Science says Starbucks shouldn’t go organic

A Starbucks Worker pours milk into an iced coffee in Aggieville on Oct. 16, 2014. Starbucks is under pressure to switch to organic milk due to health benefits. (Sahil Arora | The Collegian)

Starbucks is under pressure to switch the milk used in its stores from conventional to organic. A campaign was launched in early October via social media, with eight national groups, including Green America’s GMO Inside, urging Starbucks customers post on their social media accounts with #OrganicMilkNext.

Dave Murphy, founder and executive director of Food Democracy Now!, an organization that campaigns to build a sustainable food system and protect the environment, said to the environmental news website EcoWatch, “It’s time for Starbucks to commit to transparency and the highest quality ingredients for their customers.”

The campaign aims to get Starbucks to convert to organic milk because conventional milk is produced with “genetically modified organisms, particularly the crops used to feed dairy cows that provide the milk Starbucks uses in its lattes and cappuccinos.” It also claimed that the usage of “these crops degrade the quality of our land and water, perpetuate corporate-controlled agriculture and have potentially negative health impacts on humans and livestock.”

Such statements about genetically modified organisms, however, are challenged by producer groups. According to the National Dairy Council, there is no difference between organic and regular milk in terms of quality, safety and nutrition.

“Both contain the same combination of nutrients that make dairy foods an important part of a healthy diet,” a fact sheet the from council said.

Jeff Stevenson, professor of animal sciences and industry, said there is no research to suggest that organic milk is safer for consumers and from an animal welfare perspective, as conventionally raised dairy cattle are healthier because they are treated when they are sick.

“Milk is pasteurized either way it is produced,” Stevenson said. “There are state and federal regulations on the standards that dairy producers have to meet before it goes in the milk supply. This includes requirements of all milk to be antibiotic residue free.”

Stevenson said the definition of organic milk refers to farm management practices, not to the milk itself. He said in his dairy science course that he doesn’t advocate for either organic or conventional farming; he just teaches them how to better understand the dairy industry “from farm to fork.”

Jim Dickrell, editor of Dairy Today, said that GMO Inside’s campaign claim that organic milk will help create a more sustainable environment is false.

“There are no valid scientific studies that say organic milk is safer for the environment than conventional milk,” Dickrell said. “Research by the Innovation Center for U.S. Dairy, involving more than 500 dairy farms, shows no difference between conventional and organic dairy farms in terms of carbon footprint.”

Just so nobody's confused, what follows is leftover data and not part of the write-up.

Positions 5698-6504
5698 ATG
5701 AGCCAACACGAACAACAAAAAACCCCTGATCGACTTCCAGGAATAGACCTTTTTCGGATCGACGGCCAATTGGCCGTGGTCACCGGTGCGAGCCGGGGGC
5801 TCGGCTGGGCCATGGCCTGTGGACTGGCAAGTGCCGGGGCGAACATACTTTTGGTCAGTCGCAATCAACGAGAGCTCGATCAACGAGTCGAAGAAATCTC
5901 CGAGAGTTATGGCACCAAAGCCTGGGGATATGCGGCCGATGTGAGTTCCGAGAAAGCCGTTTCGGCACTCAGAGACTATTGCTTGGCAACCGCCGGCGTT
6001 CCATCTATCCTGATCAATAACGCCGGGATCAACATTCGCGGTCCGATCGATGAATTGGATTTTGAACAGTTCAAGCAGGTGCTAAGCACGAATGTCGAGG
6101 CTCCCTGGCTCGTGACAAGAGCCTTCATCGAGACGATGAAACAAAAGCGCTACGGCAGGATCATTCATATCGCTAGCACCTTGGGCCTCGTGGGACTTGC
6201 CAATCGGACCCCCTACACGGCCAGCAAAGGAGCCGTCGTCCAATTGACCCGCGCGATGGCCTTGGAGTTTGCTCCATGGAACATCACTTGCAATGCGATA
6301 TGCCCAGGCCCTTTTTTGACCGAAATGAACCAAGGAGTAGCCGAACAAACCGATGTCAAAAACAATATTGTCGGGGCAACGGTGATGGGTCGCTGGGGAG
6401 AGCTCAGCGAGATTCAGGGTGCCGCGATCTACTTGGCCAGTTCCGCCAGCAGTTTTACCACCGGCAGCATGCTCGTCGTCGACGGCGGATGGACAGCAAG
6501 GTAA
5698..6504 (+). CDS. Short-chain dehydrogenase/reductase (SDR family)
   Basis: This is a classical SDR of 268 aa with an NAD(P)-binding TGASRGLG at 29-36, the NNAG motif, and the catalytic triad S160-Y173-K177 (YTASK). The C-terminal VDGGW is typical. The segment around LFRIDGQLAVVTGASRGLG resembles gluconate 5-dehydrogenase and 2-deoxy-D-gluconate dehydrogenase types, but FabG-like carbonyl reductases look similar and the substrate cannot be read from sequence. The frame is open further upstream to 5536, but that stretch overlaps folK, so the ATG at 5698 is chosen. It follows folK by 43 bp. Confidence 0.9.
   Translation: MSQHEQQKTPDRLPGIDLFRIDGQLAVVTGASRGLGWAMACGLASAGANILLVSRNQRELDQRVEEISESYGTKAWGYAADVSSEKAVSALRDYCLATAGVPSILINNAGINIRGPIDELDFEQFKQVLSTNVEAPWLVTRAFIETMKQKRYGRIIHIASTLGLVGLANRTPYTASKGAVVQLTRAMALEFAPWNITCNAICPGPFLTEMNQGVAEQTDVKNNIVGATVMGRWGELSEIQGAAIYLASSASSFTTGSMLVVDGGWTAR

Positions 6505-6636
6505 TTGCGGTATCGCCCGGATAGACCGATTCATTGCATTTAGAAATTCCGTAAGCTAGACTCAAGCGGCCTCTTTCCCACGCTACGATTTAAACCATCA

Moving past the scientific differences, Stevenson said the organic label is a sales tactic “to sell their product to a market that is uninformed.”

That sentiment is echoed by Andrew Novakovic, professor of agriculture economics at Cornell University, who said proving organic claims of safety “is a tricky business. In the world of commerce, proof is not required. The consumer is king (gets what s/he wants). Safety generally connotes that a food will not make you sick, as opposed to making you more healthy. In this sense, conventional and organic foods both must mean the same standards of food safety and both can be regarded as very safe.”

The U.S. produces 21 billion gallons of milk each year and Starbucks uses only .44 percent of it in their stores with 93 million gallons of milk per year.

The American Society of Animal Sciences issued a statement in support of conventional milk on Oct. 8. The statement said there is no scientific basis for Starbucks to switch to organic milk and there are many studies showing genetically modified organisms crops pose no health threat to animals or humans.

“The U.S. milk supply is safe, wholesome and nutritious,” the statement said. “That remains true nearly two decades after the introduction of genetically-engineered crops in 1996. Furthermore, it has been repeatedly shown that feed crops of biotech origin do not compromise the health, well-being and ability of food-producing animals to contribute to a safe, plentiful food supply. This messaging creates further mistrust and confusion about GE feed crops among consumers when these feeds pose no health threat to animals or to the humans who consume animal-derived products.”

Starbucks offers a soy milk option and doesn’t buy milk from dairies that use growth hormones. The National Dairy Council describes these growth hormones as “a natural protein hormone that helps (cows) produce milk. Some dairy farmers choose to supplement their cows’ bST to boost milk production, helping to ensure a plentiful milk supply.”

Editor’s note: This story was updated at 3:45 p.m., Oct. 20 to reflect updated information.